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The Big Yellow Book

Seeing the World from Both Oculars-- a Bananaslug's Journal

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Is cloud computing really in the fog?
Yesterday, I got a press release from advisory and consulting firm Ovum about the deflation of the "cloud computing" hype balloon.

Here's the press release, and then I will make comments:

David Mitchell, SVP IT Research at Ovum
Getting lost in the clouds

Ma.gnolia, the social bookmarking service that many have relied on to share and exchange bookmarks, has reported serious operational problems over the past two weeks. The result is that substantial amounts of user data have been lost, caused by hardware failures, and hopes of recovering it are slim – despite the endeavours of those running the service.

The general assumption that cloud equates to global scale is fallacious There is a general presumption that organisations that offer cloud-based services have access to near-infinite pools of computing resources and that these resources are operated to ‘best in class’ standards.

Of course, the cloud service provider might not actually own all of the equipment. It might work with one of the major data centre experts globally or use an infrastructure-as-a-service provider such as Amazon EC2. Evidently, this has not been the case with Ma.gnolia and we should not expect this to be an isolated case. The assumption of near-infinite scale should never really have been accepted in the first place.

Cloud providers have the same investment criteria as traditional businesses, in that they are only able to afford the capital investment required to build out their infrastructure when there are revenues to justify the outlay. Ma.gnolia, for example, was a service delivered on a veritable shoestring, with low levels of IT hardware investment and operational procedures that did not prevent data loss.
Buyer beware: conduct thorough due diligence of cloud services. Buyers of cloud services need to treat their purchases with the same seriousness as they would treat mainstream IT purchases, unless it is acceptable for those cloud services to have unknown service levels and for them to lose the data that the customers trust to them.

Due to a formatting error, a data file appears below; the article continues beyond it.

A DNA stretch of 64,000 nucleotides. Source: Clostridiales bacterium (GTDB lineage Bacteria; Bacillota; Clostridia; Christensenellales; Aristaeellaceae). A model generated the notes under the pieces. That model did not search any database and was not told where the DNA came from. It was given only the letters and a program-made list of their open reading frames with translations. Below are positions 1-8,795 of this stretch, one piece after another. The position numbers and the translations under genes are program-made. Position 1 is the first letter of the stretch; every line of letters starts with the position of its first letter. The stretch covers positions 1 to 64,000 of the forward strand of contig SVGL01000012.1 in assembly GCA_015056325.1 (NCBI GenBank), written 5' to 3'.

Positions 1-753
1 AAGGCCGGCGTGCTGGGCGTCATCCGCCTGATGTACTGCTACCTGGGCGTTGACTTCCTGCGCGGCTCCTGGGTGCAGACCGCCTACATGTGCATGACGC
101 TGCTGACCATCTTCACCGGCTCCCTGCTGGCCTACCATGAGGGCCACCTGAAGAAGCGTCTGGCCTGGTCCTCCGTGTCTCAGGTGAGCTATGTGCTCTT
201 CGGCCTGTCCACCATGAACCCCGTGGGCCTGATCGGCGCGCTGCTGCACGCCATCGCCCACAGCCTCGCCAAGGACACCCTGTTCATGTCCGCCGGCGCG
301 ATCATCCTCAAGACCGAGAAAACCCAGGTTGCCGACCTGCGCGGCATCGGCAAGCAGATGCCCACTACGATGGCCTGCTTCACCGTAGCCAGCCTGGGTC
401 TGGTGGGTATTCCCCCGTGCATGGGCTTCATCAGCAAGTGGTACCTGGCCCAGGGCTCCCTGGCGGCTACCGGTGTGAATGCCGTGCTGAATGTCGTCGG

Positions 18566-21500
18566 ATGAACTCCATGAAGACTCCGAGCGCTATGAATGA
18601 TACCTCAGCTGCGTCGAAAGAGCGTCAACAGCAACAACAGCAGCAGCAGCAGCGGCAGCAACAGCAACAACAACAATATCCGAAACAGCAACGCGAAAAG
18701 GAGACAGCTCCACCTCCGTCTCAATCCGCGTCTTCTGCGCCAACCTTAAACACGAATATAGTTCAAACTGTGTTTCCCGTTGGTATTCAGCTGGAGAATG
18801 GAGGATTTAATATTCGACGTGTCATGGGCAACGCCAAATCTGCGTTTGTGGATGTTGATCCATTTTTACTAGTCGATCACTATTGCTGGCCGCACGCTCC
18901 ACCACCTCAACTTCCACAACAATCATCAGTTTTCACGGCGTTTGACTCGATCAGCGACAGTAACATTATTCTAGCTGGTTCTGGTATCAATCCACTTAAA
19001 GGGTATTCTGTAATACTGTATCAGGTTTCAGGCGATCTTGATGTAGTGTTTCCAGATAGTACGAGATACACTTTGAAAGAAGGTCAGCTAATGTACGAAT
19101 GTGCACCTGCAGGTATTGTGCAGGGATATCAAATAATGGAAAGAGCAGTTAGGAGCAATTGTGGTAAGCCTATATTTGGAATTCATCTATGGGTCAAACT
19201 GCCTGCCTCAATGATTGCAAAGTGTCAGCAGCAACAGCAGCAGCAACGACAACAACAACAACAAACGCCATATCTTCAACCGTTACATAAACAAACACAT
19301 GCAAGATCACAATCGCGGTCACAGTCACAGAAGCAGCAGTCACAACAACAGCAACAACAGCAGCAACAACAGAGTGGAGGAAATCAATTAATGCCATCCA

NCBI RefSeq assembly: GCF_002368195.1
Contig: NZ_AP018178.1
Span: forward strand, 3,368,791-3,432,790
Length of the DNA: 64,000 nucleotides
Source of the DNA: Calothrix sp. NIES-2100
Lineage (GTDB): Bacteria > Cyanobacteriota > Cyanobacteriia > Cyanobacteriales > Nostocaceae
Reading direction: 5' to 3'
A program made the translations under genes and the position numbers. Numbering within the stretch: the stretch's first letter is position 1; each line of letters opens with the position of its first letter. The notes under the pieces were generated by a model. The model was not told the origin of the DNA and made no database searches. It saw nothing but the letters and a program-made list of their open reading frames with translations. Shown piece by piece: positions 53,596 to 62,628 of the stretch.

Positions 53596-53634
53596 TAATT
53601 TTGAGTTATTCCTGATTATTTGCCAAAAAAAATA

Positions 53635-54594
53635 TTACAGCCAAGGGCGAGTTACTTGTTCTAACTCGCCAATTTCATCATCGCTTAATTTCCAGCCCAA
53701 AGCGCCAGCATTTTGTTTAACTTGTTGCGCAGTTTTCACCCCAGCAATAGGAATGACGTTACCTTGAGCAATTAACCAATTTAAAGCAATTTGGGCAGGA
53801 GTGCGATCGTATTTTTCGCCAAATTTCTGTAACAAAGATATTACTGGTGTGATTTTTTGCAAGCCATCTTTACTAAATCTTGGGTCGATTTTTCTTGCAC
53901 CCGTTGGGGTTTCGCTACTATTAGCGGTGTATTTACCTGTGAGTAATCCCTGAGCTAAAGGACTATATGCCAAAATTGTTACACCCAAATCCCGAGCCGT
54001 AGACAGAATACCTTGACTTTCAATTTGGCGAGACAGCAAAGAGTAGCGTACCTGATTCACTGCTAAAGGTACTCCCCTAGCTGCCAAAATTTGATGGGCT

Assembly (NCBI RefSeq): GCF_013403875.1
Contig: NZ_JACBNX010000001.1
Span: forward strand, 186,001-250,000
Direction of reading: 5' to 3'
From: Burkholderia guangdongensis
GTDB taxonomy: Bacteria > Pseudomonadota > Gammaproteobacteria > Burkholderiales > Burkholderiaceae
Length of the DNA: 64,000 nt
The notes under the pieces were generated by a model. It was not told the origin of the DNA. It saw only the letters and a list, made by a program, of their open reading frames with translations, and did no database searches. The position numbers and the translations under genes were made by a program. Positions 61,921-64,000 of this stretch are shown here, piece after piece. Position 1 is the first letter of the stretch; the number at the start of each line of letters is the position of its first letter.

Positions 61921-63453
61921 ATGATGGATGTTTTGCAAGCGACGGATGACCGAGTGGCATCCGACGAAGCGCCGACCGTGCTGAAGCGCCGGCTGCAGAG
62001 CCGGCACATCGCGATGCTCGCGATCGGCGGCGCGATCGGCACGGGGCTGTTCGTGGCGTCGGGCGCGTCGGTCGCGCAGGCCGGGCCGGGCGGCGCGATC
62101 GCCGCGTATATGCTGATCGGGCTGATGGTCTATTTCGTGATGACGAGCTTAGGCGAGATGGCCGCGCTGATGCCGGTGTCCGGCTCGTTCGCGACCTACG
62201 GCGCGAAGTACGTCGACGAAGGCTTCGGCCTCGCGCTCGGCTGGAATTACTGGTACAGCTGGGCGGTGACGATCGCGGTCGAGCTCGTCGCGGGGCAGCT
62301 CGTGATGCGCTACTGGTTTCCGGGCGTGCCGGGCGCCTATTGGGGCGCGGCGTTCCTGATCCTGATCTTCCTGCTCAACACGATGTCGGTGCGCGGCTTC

Obviously, there are some cloud services where these caveats are entirely acceptable, as not all services need to be on mission-critical robustness. Part of the traditional buying process for enterprise software and services sees the buyer undertake a degree of technical and commercial due diligence on the provider.

For software purchases this has generally focused on the functional fit of the software and the verification that the supplier has the financial strength to continue to deliver product support and further enhancements. For IT services the recipe is slightly different, focusing more on the actual service delivery infrastructure and the processes used to deliver the service. For enterprises, buying cloud services should become more akin to purchasing IT services than to acquiring software products.

At present too many treat the acquisition of cloud services as though they are acquiring disposable commodities. Cloud services need to encompass the corporate architecture The real ‘take away’ from the Ma.gnolia problems is that CIOs should treat cloud services the same way as they treat other IT assets that they use.

They need to ensure that they have effective backup and recovery plans for the data held in cloud services, in the same way as they would for on-premise services – whether those backup services are provided by the cloud provider or by the CIO. They also need to test these regularly.

They need to have considered the disaster recovery and business continuity provisions – so that the business can continue when a catastrophic failure occurs. For the CIO to be able to include the cloud services into the broader corporate architecture, the real need is around interoperability.

At the simplest level, this means that all cloud services should expose functionality through services, so that they offer integration points. At a richer level, vendors of different cloud services should work together, so that potentially competing offerings can work together and support each other – e.g. two storage cloud services acting as a mirroring service. Ultimately, interoperability around cloud needs to be taken more seriously and offer progressively richer functionality, so that cloud-to-cloud and cloud-to-on-premise integration is seamless and can become part of the standard corporate architecture. Rather than expecting consumers to change what they want and to live with the more fragile parts of the cloud, cloud providers must change to encompass traditional IT thinking.

So what does this mean for us mere mortals? I think Ovum's Mitchell is absolutely right. Cloud computing is not ready for prime time except in very low risk applications where unplanned downtime at any time is acceptable.

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Ummm....not really. I'll grant, readily, that depending on its implementation, cloud computing can be a very low-availability model. What it boils down to, though, is that cloud computing is really dependent on (a) the business model, and (b) the back end. As a way for an organization to harness desktop computational cycles that are otherwise being frittered away, it's a great idea. If you operate the way Ma.gnolia did, well, you risk being burned.

One thing you've got to remember is that "unplanned downtime" means a completely different thing in cloud computing vs. a data center. In the former, it's much more "unplanned degredation of service" than anything else.

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